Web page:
King Felipe was ‘untouchable’ as public lost respect for Juan Carlos

Queen Letizia of Spain marries King Felipe VI in 2004

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In 2020, Juan Carlos I, the former King of Spain, announced his decision to leave the country because of “public repercussions that certain past events in my life are causing”. In a letter, published on the official website of the Spanish royal household, he claimed his departure would allow his son, King Felipe VI, to continue to perform his royal duties in “tranquillity”. It was a final step in a downward spiral that had begun eight years earlier, which saw Juan Carlos abdicate and Felipe ascend the throne. However, while the once-adored Spanish institution faced a crisis and the former King’s reputation became increasingly damaged, there were some members of the family that managed to stay above the fray.

According to journalist Fernando Cano, King Felipe VI and his wife Queen Letizia “remain untouchable”.

He told Business Insider in 2015: “Respect for the monarchy has not disappeared, it’s (respect) for Juan Carlos.”

The former king had abdicated the throne a year earlier, in June 2014. It came after two years of controversy surrounding the Spanish monarch.

In 2012, he embarked on an ill-advised hunting trip to Botswana, rumoured to have cost around €40,000 (£32,000), which was paid for by Mohamed Eyad Kayali — an advisor to the Saudi royal family who was later named as an offshore account holder in the 2016 Panama Papers.

The ex-monarch’s costly holiday came at a difficult time for the Spanish royals; their country was in the midst of a recession and facing soaring employment.

To add salt to the wound, Juan Carlos was also said to have been hunting elephants, despite holding the position of honourary president of the Spanish branch of the World Wildlife Fund. A photograph taken on the trip showed the former King posing with the elephant he had killed.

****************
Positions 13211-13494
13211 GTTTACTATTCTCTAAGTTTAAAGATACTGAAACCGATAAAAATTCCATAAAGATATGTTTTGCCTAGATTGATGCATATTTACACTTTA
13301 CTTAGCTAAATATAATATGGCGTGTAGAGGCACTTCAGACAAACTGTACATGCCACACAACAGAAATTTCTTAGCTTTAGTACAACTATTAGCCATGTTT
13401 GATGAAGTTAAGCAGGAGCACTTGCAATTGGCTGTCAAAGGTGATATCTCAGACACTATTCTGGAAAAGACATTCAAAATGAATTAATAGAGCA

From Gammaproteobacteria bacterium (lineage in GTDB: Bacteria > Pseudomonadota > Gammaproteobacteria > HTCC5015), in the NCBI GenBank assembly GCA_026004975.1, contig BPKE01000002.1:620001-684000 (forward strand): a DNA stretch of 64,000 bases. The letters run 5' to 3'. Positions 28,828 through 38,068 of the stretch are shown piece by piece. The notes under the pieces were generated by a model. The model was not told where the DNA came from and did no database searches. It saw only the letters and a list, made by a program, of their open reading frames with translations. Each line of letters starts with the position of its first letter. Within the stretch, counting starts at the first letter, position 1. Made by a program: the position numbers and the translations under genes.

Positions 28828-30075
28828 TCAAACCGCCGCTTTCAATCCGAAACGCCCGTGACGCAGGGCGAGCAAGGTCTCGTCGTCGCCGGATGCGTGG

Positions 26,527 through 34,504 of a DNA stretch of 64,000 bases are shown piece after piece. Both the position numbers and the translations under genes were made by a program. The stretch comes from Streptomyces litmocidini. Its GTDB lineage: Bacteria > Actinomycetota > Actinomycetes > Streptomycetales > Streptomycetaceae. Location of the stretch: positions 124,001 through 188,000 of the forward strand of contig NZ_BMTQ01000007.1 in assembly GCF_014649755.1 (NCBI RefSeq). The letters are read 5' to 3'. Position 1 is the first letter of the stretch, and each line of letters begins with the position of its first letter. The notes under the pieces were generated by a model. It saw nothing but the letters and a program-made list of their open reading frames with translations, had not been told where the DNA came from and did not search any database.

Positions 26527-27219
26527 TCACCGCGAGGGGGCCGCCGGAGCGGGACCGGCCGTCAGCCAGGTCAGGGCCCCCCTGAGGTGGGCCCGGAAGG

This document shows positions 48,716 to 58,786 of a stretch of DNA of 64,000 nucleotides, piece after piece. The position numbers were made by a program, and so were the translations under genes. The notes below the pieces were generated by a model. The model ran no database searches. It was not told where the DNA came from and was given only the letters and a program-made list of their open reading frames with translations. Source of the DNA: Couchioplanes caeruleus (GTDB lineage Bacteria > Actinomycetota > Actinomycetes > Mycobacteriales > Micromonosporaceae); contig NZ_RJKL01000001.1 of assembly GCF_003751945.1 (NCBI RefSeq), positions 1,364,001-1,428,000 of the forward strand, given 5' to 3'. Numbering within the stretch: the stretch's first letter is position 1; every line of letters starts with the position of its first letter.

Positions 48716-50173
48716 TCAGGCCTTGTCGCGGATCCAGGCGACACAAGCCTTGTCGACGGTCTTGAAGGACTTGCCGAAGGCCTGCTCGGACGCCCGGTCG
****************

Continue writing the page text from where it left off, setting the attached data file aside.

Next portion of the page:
Juan Carlos’ mistress Corinna zu Sayn-Wittgenstein, who is 27 years his junior, was among those who accompanied him on the trip. In fact, the safari was a present from the then-king to her son on his tenth birthday.

The former monarch had been romantically involved with Corinna from 2004 to 2009; their relationship was conducted in secret, with the public unaware Juan Carlos, who has been married to Queen Sofia since 1962, and his mistress’ affair at the time.

Shortly after his return to Spain, Juan Carlos’ role in the elephant hunt came to light. During his first appearance, the former King was asked how he was. He replied: “I’m sorry, I made a mistake, and it won’t happen again.”

The 85-year-old royal had been largely off limits to critical reports due to his role in guiding Spain’s transition to democracy following the death of longtime dictator Francisco Franco in 1975. But following the safari revelation, the damage to the popular monarch’s image was colossal.

Jose Antonio Zarzalejos, a former editor of Spain’s right-wing, monarchy-supporting newspaper ABC, told the BBC in 2020: “The crisis blew up because the Botswana trip put several things on the table. Firstly, the King was openly unfaithful to Queen Sofia. Secondly, that in the midst of an economic crisis, Juan Carlos visited a country where Spain had no diplomatic representation.

“So the King — as head of state — was off the radar of the Spanish government. And thirdly, this was a very expensive trip — we didn’t know who paid for it. It created a lousy image of the King.”

Juan Carlos was unable to shake the curse of the elephant and ultimately stepped down from his royal role.

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The revelations, in respect of the alleged corruption, were looked into and became the catalyst for the opening of investigations in Switzerland and in Spain.

In December 2021, the Swiss prosecutors, who were investigating the former King in relation to a $100million (£80million) gift to Corinna in 2012, dropped all cases due to the impossibility of proving any illegality.

In March 2022, Spanish prosecutors closed all cases against him.

Meanwhile, in an apparent attempt to protect the already tarnished public image of the Spanish royal household, King Felipe has dissociated himself as much as possible from his father.

In March 2020, the King cancelled Juan Carlos’s annual state stipend of €200,000 (£174,000) and renounced his inheritance amid rumours that he stood to benefit from some of his predecessors’ offshore funds.

The statement from the royal household read: “King Juan Carlos is aware of his decision to renounce the inheritance of Juan Carlos that could personally correspond to him, as well as to any asset, investment or financial structure whose origin, characteristics or purpose may not be in accordance with the legality or with the criteria of rectitude and integrity that govern his institutional and private activity and that they must report the activity of the Crown.”

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